The Collected Letters, Volume 12


TC TO RICHARD MONCKTON MILNES ; 14 September 1840; DOI: 10.1215/lt-18400914-TC-RMM-01; CL 12: 258-260


Chelsea, 14 Septr, 1840—

Dear Milnes,

It is as well to tell you now as afterwards that my whole travelling schemes have misgone; that I travel nowhither, but sit still here, and wait till my friends return to me! So, after mature meditation, and computation rigorous as Cocker,1 have I with a sad but a quiet heart decided. It is like the life of Samuel Coleridge; it is like the walking-stick of Joseph Andrews,—“he did design” to carve upon it Mother Goose and Gammer Gurton; then he did design to carve upon it Guy of Warwick and the Dun Cow; likewise he did design to carve upon it Robin Hood, Friar Tuck, and the Pindar of Wakefield (meaning one Richard Monckton Milnes); likewise he did design &c &c,—and, alas, he ended by carving on it one nutcracker countenance, there being room for nothing more! So goes it in this world. Have I not a right to say with Dr Bowring, as I sit here in so composed a manner, “I am calm but energetic”?2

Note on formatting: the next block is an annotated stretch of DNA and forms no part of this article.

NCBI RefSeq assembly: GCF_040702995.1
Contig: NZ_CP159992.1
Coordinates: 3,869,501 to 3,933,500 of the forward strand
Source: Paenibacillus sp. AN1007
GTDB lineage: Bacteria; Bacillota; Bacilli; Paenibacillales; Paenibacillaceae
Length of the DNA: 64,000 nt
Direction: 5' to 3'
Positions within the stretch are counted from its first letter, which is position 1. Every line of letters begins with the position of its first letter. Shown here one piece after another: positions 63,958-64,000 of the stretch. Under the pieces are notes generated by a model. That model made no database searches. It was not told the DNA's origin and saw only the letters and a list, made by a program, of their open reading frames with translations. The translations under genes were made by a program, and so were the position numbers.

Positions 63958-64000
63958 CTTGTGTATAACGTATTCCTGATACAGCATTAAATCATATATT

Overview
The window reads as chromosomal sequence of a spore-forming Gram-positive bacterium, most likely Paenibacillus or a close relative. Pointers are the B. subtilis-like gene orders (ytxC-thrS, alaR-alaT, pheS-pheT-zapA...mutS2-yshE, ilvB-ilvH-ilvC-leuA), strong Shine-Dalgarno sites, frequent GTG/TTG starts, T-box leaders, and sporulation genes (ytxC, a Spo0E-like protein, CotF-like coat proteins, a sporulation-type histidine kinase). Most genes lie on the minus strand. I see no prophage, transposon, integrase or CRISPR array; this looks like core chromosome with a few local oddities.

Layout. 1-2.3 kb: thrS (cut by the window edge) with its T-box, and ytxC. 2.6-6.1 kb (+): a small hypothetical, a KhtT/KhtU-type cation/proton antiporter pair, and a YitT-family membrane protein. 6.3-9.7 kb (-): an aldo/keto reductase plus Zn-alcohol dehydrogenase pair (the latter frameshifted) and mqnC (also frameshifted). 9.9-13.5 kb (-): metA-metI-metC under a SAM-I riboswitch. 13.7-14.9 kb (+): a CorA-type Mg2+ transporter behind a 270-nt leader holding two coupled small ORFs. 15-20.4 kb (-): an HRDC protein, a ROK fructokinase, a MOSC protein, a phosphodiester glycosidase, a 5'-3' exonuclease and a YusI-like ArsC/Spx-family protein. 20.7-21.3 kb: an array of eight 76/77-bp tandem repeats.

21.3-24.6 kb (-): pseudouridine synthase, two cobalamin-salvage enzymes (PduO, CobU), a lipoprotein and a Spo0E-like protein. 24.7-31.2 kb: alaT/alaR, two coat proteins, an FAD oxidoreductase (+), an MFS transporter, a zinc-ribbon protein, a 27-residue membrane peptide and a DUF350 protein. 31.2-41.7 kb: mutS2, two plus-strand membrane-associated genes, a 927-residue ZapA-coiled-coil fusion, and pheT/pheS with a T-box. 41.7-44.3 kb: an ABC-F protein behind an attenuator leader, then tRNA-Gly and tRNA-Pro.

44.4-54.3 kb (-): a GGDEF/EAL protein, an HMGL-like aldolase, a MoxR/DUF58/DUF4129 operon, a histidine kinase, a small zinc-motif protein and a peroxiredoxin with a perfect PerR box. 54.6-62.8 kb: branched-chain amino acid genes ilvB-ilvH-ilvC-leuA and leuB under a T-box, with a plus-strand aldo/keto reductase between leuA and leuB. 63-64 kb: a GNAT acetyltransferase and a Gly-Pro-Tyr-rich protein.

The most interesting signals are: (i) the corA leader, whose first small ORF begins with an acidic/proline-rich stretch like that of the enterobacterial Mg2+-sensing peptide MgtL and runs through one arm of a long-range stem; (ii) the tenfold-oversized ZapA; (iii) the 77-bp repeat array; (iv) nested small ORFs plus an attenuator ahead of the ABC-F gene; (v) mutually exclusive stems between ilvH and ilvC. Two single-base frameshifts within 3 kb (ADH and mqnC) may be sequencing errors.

We have clear weather here, and a temperature fast hastening towards zero. I have Books round me, and paper; solitude nearly perfect,—for I walk oftenest across the River, avoiding the Wen and its ways: the smoky monster, blotting out only half my sky in that distance, plays the part of a rather beautiful theatrical phantasmagory for me,—exhibited gratis.

On Saturday night there arrived a curious present here: a German Translation of Burns's Songs by one Heinze. The man has missed the tune for most part; otherwise the workmanship is really not so bad. It seems there are three others of the same; one by a certain Kaufmann of Berlin, of whom I remember Goethe spoke to me once: Germany has had Four Translations of Burns sent forth this summer! It never rains but it pour[s.] Consider however whether this is not an interesting world, this of ours, after all? Let a poor ploughman in the dingiest slough of habitable creation, in the broken speech of mere ploughme[n] utter any wise word from him,—infallibly it flie[s] over the whole earth, and the whole earth keeps it forever!

I wish you would give up occasional poems and write one right poem (in prose I would advise) with what of true music and insight does dwell in you! And yet why should I wish it? Perhaps you could no longer be a merry-hearted man; perhaps the smile would depart out of your face, and Richard never were himself again in this world!3

With real regard and wishes, / Yours, dear Milnes,

T. Carlyle